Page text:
F.G. hired Friedman Disability in March 2017 after the VA improperly reduced the schedular rating for his service-connected post-traumatic stress disorder (PTSD) from 70 percent to 50 percent even though his worsening PTSD symptoms had recently caused him to stop looking for work altogether.
F.G. enlisted in the United States Army in 1966, and served an extended combat tour in Vietnam with the Army Special Forces before being honorably discharged in 1969. After his discharge, F.G. worked as a car salesman for a decade before beginning a successful acting career that landed him screen and voiceover roles in film and television, averaging around 150 voiceover roles per year in the 1990s. Beginning in 2010, as his PTSD symptoms worsened F.G had more and more interpersonal conflicts with colleagues because of his anger and irritability related to his PTSD. By 2016, none of F.G.’s contacts would offer him work, effectively ending his acting career.
When F.G. came to Friedman Disability, we obtained his VA and private medical records in addition to his earnings history in order to prove that his PTSD warranted at least a 70 percent rating and that he should be awarded a total disability rating based on individual unemployability (TDIU).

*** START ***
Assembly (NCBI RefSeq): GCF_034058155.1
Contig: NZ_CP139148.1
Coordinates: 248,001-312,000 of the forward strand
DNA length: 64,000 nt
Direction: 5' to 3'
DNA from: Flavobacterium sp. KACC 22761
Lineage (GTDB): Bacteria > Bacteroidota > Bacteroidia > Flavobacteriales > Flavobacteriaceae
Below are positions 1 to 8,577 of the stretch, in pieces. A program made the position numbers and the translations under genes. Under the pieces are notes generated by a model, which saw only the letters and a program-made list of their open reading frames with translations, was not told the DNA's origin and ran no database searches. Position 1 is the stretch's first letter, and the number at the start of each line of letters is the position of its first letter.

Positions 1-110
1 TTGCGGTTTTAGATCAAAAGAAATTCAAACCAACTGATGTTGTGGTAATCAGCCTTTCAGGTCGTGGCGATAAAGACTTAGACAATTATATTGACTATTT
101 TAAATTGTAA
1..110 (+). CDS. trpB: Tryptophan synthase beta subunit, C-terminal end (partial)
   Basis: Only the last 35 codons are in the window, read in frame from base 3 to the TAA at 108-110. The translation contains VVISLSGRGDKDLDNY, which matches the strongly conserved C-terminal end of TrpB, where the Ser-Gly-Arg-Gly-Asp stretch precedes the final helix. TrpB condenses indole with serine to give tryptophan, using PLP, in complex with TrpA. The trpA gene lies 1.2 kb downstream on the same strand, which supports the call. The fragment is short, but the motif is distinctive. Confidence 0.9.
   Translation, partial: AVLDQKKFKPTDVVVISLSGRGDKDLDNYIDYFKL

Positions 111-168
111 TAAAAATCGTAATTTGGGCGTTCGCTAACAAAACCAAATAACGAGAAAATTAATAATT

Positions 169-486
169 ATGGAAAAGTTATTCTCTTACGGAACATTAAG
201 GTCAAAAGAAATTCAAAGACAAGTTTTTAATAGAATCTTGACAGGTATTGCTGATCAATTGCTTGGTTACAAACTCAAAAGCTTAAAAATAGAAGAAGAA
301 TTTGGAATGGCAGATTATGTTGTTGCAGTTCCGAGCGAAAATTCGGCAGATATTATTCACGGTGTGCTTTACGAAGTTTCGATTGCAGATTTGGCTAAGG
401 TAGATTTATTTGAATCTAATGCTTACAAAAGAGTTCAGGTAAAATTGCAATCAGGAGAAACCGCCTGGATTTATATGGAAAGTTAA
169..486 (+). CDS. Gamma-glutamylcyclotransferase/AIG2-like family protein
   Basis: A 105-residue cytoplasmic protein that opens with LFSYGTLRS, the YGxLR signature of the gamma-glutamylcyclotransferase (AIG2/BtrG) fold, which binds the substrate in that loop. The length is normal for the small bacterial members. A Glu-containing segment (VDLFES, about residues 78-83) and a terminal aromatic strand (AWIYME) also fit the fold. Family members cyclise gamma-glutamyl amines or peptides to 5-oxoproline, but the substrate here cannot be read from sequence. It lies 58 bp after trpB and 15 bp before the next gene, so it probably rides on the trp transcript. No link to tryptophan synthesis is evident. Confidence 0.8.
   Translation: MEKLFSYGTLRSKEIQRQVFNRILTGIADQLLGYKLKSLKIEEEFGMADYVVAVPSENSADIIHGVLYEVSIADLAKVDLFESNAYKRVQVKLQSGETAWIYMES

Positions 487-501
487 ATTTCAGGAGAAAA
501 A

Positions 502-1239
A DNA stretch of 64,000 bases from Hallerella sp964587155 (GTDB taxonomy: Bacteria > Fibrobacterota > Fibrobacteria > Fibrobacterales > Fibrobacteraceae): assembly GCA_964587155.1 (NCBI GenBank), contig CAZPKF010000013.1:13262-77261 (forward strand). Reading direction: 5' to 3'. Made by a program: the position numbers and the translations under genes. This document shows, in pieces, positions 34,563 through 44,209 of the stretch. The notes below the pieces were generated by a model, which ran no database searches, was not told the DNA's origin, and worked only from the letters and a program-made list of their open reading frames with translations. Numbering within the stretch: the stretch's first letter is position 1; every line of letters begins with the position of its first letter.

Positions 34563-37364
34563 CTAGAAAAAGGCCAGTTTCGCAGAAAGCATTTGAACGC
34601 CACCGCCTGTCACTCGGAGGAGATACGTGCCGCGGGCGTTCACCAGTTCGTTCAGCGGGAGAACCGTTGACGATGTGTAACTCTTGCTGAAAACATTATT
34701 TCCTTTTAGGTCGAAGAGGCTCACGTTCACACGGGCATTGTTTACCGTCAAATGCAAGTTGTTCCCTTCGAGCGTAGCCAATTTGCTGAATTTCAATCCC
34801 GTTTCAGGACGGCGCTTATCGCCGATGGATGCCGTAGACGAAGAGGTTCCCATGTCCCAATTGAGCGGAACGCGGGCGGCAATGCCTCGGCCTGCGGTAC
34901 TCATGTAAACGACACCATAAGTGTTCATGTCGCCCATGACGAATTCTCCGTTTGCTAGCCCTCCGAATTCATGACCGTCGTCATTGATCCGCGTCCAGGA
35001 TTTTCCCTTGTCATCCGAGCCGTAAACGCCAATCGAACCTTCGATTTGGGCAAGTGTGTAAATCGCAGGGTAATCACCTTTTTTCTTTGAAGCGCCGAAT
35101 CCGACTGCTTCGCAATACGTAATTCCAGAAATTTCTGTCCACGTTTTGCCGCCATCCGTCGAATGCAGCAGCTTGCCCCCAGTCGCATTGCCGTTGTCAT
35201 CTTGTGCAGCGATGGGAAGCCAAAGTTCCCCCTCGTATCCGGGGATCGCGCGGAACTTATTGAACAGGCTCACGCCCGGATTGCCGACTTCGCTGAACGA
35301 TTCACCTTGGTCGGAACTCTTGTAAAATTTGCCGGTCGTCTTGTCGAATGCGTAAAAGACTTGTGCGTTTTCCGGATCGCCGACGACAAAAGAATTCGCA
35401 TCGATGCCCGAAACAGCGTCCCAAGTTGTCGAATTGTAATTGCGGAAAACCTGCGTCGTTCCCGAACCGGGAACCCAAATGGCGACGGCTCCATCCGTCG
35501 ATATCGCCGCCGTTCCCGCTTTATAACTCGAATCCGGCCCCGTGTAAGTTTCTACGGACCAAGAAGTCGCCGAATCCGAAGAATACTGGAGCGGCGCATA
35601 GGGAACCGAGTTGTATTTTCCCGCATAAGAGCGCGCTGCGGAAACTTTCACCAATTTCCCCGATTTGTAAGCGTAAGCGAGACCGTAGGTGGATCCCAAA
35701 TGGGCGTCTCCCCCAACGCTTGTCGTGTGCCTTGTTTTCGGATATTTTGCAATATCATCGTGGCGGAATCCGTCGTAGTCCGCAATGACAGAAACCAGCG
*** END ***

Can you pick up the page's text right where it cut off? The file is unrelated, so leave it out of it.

In our Notice of Disagreement (NOD), we presented the evidence of F.G.’s documented inability to adapt to the stressful situations of a work setting and his inability to relate effectively to others, two criteria for a 70 percent schedular disability rating for PTSD. The VA restored F.G.’s 70 percent rating in a 2017 decision, yielding more than $900 in past-due benefits and increasing his monthly benefit while he waited for his TDIU claim to be adjudicated. To support F.G.’s TDIU claim, our firm referred him for a psychiatric examination to assess the occupational impact of his PTSD, and obtained his sworn declaration. Based on this evidence, in December 2018 the VA issued a new rating decision that awarded F.G. a TDIU rating with a 2014 effective date, resulting in an award of more than $94,000 in past-due benefits and current disability paid at the 100 percent rate.